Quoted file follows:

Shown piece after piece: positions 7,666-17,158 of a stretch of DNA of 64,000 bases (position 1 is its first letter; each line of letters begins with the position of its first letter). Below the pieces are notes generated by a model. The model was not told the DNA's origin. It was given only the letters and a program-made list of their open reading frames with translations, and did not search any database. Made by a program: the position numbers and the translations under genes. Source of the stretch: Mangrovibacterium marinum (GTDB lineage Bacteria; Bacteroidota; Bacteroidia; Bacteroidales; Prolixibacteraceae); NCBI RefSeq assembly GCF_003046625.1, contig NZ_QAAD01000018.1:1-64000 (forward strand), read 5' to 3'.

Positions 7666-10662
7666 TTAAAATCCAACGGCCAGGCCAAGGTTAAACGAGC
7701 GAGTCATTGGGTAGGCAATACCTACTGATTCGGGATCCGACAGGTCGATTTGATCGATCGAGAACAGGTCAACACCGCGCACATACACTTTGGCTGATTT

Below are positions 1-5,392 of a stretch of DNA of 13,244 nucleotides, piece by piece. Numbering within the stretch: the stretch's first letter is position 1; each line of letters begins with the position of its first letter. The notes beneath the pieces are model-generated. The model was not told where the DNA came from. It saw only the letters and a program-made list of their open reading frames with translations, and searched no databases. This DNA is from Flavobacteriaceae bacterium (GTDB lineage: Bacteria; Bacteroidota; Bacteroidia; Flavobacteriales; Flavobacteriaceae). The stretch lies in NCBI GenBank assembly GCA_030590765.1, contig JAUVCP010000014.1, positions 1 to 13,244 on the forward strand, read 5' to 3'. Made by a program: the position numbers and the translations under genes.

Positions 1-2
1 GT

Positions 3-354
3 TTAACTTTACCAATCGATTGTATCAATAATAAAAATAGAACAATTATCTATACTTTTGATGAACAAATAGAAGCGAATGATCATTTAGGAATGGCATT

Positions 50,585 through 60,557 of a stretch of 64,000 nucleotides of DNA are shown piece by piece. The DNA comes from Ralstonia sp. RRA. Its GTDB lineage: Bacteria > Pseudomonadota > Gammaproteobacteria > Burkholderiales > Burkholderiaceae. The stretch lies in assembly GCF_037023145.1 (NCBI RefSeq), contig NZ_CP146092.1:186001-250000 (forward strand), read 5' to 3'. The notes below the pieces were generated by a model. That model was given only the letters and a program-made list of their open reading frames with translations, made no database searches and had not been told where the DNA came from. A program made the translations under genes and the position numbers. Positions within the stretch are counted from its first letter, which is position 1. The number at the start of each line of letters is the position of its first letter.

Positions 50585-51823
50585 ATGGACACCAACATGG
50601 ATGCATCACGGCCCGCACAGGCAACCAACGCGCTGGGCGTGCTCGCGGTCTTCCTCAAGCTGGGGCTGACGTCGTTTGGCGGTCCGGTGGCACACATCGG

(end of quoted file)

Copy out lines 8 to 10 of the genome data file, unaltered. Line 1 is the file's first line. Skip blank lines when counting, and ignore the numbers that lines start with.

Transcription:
Positions 3-354
3 TTAACTTTACCAATCGATTGTATCAATAATAAAAATAGAACAATTATCTATACTTTTGATGAACAAATAGAAGCGAATGATCATTTAGGAATGGCATT

Positions 50,585 through 60,557 of a stretch of 64,000 nucleotides of DNA are shown piece by piece. The DNA comes from Ralstonia sp. RRA. Its GTDB lineage: Bacteria > Pseudomonadota > Gammaproteobacteria > Burkholderiales > Burkholderiaceae. The stretch lies in assembly GCF_037023145.1 (NCBI RefSeq), contig NZ_CP146092.1:186001-250000 (forward strand), read 5' to 3'. The notes below the pieces were generated by a model. That model was given only the letters and a program-made list of their open reading frames with translations, made no database searches and had not been told where the DNA came from. A program made the translations under genes and the position numbers. Positions within the stretch are counted from its first letter, which is position 1. The number at the start of each line of letters is the position of its first letter.